Washington, Sep 9 (ANI): After examining genomic features of a population of malaria parasites in Peru, researchers have found that it is possible to improve the efficacy of diagnosis and treatment strategies for drug-resistant malaria.
In the study, scientists from The Scripps Research Institute, the Genomics Institute of the Novartis Research Foundation (GNF), and the U. S. Naval Research Detachment in Peru identified the genetic basis for resistance to a common antibiotic.
Elizabeth Winzeler and colleagues expected that by using genomic methods to analyse the malaria-causing parasite Plasmodium falciparum in a geographic area where malaria had been previously eradicated and recently re-emerged, they could identify positively selected regions of the genome that contained genes underlying drug resistance.
The team chose to study malaria parasites in Iquitos, a city in the Amazonian lowlands of Peru- an ideal choice for studying the genomic features of drug resistance as malaria was eliminated there in the 1960s, but re-emerged in the 1990s.
Using microarrays to scan the genome of P. falciparum isolated from 14 patients in Iquitos, Winzeler's group analyzed and compared genetic variation between the isolates, searching for selected regions.
"We were surprised to find that the parasite populations in Peru were much more homogeneous than expected," said Winzeler.
The data suggested that the malaria parasites from Iquitos patients were closely related, with some patients harbouring parasites that were nearly clones of each other.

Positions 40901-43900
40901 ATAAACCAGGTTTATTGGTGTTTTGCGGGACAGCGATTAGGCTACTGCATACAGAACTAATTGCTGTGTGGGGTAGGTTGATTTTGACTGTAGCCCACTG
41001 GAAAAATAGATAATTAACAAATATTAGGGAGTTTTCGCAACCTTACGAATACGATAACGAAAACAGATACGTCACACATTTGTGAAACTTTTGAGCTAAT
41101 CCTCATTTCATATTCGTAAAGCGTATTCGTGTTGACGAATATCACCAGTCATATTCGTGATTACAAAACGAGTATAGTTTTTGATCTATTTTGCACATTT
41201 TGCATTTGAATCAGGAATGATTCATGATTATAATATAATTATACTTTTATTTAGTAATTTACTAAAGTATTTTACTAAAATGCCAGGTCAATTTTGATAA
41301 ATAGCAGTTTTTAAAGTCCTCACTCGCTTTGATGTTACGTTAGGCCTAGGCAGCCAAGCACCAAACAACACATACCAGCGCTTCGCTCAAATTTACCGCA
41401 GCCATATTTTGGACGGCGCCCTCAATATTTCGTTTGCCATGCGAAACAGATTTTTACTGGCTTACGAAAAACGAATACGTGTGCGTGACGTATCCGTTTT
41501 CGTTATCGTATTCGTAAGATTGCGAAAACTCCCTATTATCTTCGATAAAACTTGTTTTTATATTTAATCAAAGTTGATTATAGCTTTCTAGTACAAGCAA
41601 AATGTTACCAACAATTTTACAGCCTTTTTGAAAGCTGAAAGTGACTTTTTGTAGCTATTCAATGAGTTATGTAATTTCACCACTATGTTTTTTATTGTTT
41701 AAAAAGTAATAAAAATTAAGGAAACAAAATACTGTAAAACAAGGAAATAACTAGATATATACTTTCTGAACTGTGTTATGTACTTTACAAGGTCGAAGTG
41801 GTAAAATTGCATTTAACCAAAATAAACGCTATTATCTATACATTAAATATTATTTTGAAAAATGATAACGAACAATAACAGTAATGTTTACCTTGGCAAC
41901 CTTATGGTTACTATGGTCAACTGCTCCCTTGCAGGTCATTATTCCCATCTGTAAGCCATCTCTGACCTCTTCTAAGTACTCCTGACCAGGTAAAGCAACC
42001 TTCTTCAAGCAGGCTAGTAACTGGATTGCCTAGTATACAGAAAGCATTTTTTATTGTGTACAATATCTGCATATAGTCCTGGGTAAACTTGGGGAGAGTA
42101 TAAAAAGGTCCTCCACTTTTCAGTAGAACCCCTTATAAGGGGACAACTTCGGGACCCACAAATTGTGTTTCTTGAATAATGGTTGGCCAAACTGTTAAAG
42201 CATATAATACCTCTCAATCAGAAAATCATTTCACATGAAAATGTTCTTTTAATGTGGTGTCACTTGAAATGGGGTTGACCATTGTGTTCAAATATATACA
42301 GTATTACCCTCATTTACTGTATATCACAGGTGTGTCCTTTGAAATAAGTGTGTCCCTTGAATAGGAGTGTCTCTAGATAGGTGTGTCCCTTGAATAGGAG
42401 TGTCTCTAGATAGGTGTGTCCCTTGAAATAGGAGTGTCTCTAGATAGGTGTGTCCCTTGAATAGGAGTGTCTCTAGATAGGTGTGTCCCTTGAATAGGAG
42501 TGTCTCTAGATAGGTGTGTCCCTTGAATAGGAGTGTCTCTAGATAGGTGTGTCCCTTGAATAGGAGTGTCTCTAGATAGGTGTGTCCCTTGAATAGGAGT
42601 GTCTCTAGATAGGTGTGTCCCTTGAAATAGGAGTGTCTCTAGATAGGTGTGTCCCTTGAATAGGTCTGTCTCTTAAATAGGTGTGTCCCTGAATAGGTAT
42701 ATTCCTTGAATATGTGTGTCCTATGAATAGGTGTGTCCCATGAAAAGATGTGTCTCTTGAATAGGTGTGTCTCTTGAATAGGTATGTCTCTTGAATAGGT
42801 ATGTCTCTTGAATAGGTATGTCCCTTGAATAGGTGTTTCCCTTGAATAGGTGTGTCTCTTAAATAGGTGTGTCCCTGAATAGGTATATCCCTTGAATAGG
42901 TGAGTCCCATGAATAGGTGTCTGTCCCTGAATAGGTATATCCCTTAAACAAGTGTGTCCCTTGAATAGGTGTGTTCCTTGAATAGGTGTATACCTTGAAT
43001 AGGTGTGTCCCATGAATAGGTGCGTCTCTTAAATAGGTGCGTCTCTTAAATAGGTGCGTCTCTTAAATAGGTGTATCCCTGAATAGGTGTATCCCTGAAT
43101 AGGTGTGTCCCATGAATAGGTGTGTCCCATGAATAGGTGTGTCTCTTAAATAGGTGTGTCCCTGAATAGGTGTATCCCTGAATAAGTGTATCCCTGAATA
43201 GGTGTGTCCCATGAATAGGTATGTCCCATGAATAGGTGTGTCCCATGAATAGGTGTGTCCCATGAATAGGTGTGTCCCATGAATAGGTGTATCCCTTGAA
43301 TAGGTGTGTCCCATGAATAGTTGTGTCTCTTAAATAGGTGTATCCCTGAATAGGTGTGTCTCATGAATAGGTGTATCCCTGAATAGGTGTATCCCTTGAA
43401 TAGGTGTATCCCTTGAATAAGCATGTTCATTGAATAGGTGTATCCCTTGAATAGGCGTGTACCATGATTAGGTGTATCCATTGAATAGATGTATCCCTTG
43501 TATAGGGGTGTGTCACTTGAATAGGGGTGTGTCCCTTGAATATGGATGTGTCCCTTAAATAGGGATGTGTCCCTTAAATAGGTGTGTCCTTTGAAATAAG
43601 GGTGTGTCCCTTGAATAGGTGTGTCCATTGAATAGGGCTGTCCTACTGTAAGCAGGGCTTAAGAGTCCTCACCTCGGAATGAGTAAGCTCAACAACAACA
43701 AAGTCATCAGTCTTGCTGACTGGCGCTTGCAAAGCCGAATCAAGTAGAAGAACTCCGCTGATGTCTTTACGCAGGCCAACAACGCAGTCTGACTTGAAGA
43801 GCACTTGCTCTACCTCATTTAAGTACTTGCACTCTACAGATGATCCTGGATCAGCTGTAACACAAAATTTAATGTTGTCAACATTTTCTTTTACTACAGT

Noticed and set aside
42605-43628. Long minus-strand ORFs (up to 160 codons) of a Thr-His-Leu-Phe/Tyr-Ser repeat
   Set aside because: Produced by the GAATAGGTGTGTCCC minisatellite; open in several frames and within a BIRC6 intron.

Winzeler explained that although the high similarity of the parasite genomes hindered their efforts to identify regions under selection, their analysis uncovered critical findings that could have a significant impact on the diagnosis and treatment of malaria.
The team's data indicated that there is significant genetic instability in regions near the telomere, the repetitive DNA sequences that protects the ends of chromosomes from damage.
Because a malaria rapid diagnostic test relies on detection of a protein encoded by a subtelomeric gene, use of these tests could result in missed diagnoses.
Furthermore, the work identified a gene that could change the course of treatment for some infected patients.
"Our findings emphasize the importance of placing new antimalarial compounds in the drug development pipeline, especially compounds with novel mechanisms of actions," added Winzeler.
The study has been published online in the journal Genome Research. (ANI)